Mathematics Stack Exchange is a question and answer site for people studying math at any level and professionals in related fields. Join them; it only takes a minute:

Sign up
Here's how it works:
  1. Anybody can ask a question
  2. Anybody can answer
  3. The best answers are voted up and rise to the top

In chapter 24 of Halmos' Naive Set Theory the following problem is posed as an exercise (page 96):

Prove that if $a, b$ and $c$ are cardinal numbers such that ${a}\le{b}$, then $a^c\le{b^c}$. Prove that if $a$ and $b$ are finite, greater than $1,$ and if $c$ is infinite, then $a^c=b^c$.

My problem lies in proving the second proposition. The identity ${a}\cdot{a}=a$ for infinite cardinal numbers is not covered yet at that point of the text so that the direct proof ${2}\le{a}\le{2^c}=>{2^c}\le{a^c}\le{2^{{c}\cdot{c}}=2^c}$ is not available. Doing a bit of research, wikipedia points to the use of the axiom of choice on its cardinal number article. I let A, B, and C be sets such that card(A)=a, card(B)=b, card(C)=c, and $a\le{b}$. I then tried to apply Zorn's lemma to the set of functions $f$ such that: ${domf}\subset{B^C}$, ${ranf}\subset{A^C}$, and $f$ is one-to-one; which is partially ordered by inclusion. This yields a maximal element say $\phi$. That's where I am stuck.

share|cite|improve this question
up vote 1 down vote accepted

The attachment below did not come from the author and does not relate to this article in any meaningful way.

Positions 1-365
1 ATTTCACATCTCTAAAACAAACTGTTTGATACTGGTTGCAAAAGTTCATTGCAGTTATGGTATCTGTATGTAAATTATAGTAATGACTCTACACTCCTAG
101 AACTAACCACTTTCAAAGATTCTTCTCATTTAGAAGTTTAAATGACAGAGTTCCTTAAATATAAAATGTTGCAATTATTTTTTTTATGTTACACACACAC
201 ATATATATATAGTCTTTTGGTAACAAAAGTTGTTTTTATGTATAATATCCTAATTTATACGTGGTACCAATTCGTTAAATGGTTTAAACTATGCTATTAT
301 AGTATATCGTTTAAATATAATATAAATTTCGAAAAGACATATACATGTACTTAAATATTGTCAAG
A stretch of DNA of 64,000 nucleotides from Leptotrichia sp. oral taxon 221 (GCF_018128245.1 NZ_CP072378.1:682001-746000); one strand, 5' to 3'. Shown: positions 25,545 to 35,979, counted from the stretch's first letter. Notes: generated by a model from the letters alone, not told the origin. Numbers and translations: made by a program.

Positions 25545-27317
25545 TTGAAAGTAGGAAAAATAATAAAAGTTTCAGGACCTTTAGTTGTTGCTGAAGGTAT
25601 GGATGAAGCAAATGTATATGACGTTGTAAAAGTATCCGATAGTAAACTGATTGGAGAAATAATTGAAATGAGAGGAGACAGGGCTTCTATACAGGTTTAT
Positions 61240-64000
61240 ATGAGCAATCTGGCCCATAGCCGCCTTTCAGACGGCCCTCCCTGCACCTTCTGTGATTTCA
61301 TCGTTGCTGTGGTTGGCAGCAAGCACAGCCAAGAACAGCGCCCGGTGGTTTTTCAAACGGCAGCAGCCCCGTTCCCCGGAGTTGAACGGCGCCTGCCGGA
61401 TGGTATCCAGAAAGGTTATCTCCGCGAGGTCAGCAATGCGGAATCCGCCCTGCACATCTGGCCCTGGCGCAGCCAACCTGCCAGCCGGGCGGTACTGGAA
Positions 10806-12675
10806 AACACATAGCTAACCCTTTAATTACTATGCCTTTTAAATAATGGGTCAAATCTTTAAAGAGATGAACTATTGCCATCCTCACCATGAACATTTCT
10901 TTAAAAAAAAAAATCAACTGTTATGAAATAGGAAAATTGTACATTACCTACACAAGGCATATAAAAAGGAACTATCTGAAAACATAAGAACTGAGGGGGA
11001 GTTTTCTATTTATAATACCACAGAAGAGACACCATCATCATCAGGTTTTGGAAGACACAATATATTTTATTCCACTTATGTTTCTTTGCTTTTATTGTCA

If $a=b$, there’s nothing to prove, so assume that $a<b$. From the first part you know that $a^c\le b^c$. Since $a$ is finite and greater than $1$, and $b$ is finite, there is a positive integer $n$ such that $a^n\ge b$, and it follows from the first part that $b^c\le (a^n)^c$. If you can show that $a^c=(a^n)^c$, the result will follow from the Schröder-Bernstein theorem.

To show this, show that $nc=c$ for finite, non-zero $n$ and infinite $c$, and show that in general $(x^y)^z=x^{yz}$. I don’t own a copy of Halmos, but judging from what I can see at Google books, the latter has been stated but not proved. You should go ahead and prove it; there’s a very natural bijection between $\left(X^Y\right)^Z$ and $X^{Y\times Z}$. The former seems not to have been stated yet, but it can be proved by induction on $n$. The only hard step is showing that $2c=c$; after that the induction step just uses that same result. Just after the problem on which you’re working, Halmos proves that $c+c=c$, and there’s a natural bijection between $c+c$ and $2c$, so everything that you need is there.

share|cite|improve this answer

Your Answer


By posting your answer, you agree to the privacy policy and terms of service.

Not the answer you're looking for? Browse other questions tagged or ask your own question.